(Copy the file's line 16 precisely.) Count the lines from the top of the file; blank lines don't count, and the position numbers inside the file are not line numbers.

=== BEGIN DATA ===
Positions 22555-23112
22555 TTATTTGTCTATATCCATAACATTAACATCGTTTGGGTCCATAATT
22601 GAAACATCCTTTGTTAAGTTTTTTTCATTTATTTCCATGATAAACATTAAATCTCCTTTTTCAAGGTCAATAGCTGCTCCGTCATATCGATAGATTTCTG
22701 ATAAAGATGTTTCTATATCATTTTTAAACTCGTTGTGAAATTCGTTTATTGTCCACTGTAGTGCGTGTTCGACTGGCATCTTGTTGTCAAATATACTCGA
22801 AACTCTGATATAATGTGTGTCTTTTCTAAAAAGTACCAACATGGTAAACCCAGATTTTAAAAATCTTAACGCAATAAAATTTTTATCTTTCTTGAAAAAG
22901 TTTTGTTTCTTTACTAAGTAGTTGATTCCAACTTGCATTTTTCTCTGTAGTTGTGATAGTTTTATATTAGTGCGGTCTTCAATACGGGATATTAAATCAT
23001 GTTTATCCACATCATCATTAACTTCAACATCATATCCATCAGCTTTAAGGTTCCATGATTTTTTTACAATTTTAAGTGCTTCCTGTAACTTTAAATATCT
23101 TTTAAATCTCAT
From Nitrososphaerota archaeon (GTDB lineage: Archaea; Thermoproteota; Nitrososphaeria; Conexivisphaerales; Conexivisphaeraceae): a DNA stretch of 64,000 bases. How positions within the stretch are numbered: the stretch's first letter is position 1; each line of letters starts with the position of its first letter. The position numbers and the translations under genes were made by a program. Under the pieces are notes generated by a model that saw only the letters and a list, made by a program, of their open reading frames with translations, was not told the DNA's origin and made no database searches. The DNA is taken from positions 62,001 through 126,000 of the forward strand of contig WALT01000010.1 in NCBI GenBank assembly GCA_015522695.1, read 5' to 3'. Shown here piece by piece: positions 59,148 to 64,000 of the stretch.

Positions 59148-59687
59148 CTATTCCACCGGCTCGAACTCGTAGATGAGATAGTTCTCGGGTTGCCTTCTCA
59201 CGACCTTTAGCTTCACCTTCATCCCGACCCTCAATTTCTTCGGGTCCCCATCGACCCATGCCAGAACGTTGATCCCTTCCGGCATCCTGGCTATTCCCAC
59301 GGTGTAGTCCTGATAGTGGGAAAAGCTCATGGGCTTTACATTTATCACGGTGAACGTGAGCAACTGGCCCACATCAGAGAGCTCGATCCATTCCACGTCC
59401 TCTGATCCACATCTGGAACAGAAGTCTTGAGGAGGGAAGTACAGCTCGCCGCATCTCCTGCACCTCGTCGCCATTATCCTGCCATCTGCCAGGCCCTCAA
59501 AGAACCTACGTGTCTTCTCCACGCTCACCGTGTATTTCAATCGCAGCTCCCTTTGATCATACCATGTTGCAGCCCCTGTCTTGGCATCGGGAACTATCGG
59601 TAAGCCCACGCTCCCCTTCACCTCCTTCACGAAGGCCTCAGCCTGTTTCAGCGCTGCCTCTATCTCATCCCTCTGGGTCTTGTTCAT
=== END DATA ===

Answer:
59601 TAAGCCCACGCTCCCCTTCACCTCCTTCACGAAGGCCTCAGCCTGTTTCAGCGCTGCCTCTATCTCATCCCTCTGGGTCTTGTTCAT